Institute for War and Peace Reporting | Giving Voice, Driving Change

Afghan Women Leaving Journalism

A combination of rising violence and family pressure means that the numbers of female reporters are dwindling.
By Akmal Zaher

 

 

 

    

 

Hila used to love her job at a privately-owned radio station in the eastern Afghan province of Nangarhar. She was heartbroken when the deteriorating security situation forced to give up her work as a journalist.

"I used to work in a local media outlet, but my family no longer allows me to do that,” Hila said. “They tell me not to leave the house, because the security situation is not good."

Media professionals in Afghanistan warn that the number of women working in journalism has fallen dramatically over the last three years due to a combination of security threats and family pressure.

The flourishing Afghan media scene was hailed as one of the success stories of the post-Taleban era. Female journalists played a particularly important role as they were able to report on social issues that male colleagues in this deeply conservative society found it harder to access.

Now, experts warn that women may be completely excluded from this field if the situation continued.

Mohammad Yusuf Jabarkhel, the head of the privately-owned Sharq TV channel in Nangarhar, said that his station had employed many women in the years following the fall of the Taleban.

Rising violence meant that most had left the field of media, he explained, although some continued to work in radio.

"When security was relatively fine, women wanted to work in the media alongside men, but female reporters do not feel safe now,” Jabarkhel continued. “A number of female activists and members of the provincial council were attacked here. Now families no longer allow their female members to work in the media."

Shazia, another former reporter, agreed that it was a combination of family pressure and fear of attack that made her give up work.

"I used to work for various media outlets in Nangarhar, but my family doesn’t let me work any more. It is not just the fear of the Taleban here. Our own relatives also threaten us in one way or another. They tell me that if I go to the radio again, I might be killed."

Pashtana, from Nangarhar’s department of information and culture, said that men needed to ensure women had a safe working environment.

Local officials had a particular responsibility to do so if they wanted women to be part of the media landscape, she said. Part of this involved confidence-building measures.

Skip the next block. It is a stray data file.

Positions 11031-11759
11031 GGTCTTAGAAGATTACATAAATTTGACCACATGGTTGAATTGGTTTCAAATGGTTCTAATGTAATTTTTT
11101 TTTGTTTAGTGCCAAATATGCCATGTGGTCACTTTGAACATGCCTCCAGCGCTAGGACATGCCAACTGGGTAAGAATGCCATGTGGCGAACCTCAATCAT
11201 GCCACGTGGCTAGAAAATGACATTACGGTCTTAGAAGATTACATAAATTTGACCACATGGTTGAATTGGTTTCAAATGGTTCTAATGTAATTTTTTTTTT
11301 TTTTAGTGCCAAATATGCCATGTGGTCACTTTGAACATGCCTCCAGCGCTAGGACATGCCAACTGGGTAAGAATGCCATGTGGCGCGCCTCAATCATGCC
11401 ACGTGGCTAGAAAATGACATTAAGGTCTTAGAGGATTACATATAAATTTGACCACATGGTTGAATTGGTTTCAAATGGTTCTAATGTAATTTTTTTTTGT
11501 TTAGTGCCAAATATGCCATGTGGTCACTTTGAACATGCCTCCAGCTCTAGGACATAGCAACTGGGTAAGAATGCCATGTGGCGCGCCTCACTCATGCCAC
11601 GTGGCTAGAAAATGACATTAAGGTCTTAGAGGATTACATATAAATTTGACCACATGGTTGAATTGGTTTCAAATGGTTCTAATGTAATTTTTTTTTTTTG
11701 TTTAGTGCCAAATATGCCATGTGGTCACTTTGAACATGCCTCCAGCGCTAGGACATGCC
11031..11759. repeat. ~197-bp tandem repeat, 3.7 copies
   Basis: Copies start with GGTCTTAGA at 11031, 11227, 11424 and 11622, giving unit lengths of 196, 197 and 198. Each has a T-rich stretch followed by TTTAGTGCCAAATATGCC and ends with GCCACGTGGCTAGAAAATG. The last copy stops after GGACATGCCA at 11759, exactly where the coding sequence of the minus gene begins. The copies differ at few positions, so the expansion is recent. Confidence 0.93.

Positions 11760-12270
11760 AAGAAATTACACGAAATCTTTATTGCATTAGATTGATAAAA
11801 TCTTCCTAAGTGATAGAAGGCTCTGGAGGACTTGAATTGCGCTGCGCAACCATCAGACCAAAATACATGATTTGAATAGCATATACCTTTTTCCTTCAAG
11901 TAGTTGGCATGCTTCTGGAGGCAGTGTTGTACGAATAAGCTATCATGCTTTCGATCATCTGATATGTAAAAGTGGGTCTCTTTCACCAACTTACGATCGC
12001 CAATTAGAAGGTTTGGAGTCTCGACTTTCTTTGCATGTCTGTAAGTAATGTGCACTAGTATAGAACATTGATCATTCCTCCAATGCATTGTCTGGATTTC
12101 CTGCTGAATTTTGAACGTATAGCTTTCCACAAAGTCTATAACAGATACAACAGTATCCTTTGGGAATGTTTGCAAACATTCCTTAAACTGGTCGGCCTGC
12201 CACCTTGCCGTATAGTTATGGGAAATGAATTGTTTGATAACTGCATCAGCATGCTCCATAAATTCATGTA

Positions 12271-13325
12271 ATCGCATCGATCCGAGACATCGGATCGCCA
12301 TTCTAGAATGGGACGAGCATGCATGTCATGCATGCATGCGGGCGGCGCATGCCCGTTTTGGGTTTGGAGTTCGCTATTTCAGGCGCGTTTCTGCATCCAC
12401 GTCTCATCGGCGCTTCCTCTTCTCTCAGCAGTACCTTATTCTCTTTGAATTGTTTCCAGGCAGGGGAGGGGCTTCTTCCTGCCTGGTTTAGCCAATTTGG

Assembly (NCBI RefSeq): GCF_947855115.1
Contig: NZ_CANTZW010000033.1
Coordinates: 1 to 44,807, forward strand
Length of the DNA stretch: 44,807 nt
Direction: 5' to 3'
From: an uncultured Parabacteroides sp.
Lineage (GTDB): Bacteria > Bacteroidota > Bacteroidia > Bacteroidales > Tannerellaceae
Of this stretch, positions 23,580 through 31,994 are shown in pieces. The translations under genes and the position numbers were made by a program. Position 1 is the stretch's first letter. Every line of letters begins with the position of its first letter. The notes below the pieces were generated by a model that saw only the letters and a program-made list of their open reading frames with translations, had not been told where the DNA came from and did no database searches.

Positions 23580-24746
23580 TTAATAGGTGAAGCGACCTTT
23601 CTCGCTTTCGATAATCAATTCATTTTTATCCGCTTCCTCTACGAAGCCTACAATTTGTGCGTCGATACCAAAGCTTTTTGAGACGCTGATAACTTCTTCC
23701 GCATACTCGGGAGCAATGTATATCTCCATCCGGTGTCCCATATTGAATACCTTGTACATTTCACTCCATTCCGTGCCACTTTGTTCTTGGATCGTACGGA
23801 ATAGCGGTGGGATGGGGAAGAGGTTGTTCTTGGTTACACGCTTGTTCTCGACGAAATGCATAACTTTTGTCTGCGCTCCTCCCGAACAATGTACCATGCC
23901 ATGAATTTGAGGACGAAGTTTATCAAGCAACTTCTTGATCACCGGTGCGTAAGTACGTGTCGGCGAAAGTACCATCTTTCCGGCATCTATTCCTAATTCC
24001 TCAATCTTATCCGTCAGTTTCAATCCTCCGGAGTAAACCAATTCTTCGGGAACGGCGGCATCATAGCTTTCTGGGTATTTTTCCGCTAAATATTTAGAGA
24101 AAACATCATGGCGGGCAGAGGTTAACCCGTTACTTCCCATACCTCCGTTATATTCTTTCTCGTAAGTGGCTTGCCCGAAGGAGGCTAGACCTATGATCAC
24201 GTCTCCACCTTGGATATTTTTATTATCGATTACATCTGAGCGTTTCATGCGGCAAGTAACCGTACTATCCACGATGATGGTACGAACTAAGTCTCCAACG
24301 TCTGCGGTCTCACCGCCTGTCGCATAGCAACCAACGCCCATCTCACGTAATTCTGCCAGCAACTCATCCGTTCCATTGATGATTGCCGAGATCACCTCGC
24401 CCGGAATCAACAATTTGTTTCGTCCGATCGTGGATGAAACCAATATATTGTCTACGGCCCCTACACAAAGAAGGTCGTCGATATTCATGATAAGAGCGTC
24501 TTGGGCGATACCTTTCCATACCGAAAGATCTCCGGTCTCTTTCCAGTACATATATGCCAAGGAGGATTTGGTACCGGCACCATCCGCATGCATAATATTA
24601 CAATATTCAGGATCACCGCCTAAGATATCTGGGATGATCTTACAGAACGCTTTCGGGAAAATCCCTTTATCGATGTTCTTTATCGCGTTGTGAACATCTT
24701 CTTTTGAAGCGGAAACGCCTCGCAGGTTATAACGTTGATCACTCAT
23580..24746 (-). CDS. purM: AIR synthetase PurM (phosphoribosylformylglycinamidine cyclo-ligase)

"If the government wants the media to develop, it must work on general attitudes,” Pashtana continued. “People are scared. They feel that security is bad and going to work in an office is not safe."

Abdullah Hod, head of the private Mazal local radio station, agreed that that the number of female workers had fallen, but said that this was due more to economic factors rather than the fear of violence.

“Female reporters face many problems such as a lack of security and restrictions form their families, but the biggest problem is that radios don’t have enough money to pay salaries."

Ataullah Khugyani, the spokesman for Nangarhar’s governor, said that the administration was committed to helping women continue working in the media.

“Female reporters really have problems in Nangarhar, but the provincial government has done more to help them than their male counterparts. We have received reports of the main problems and we aim to work closely with female reporters."

Abdul Muhid Hashimi, the head of an Afghan journalist advocacy group, agreed that female journalists faced challenges all around the country. The situation was particularly bad in Nangarhar, he added, calling for the government and media officials to try and find tailor-made solutions to keep women working in this field.

“Female reporters face all kinds of problems,” he continued. “Security officials and those who own the media outlets must pay close attention to the concerns of female reporters. They should provide them with job opportunities and take into consideration both the security problems and the restrictions imposed by their families."

This report was produced under IWPR’s Promoting Human Rights and Good Governance in Afghanistan initiativefunded by the European Union Delegation to Afghanistan.

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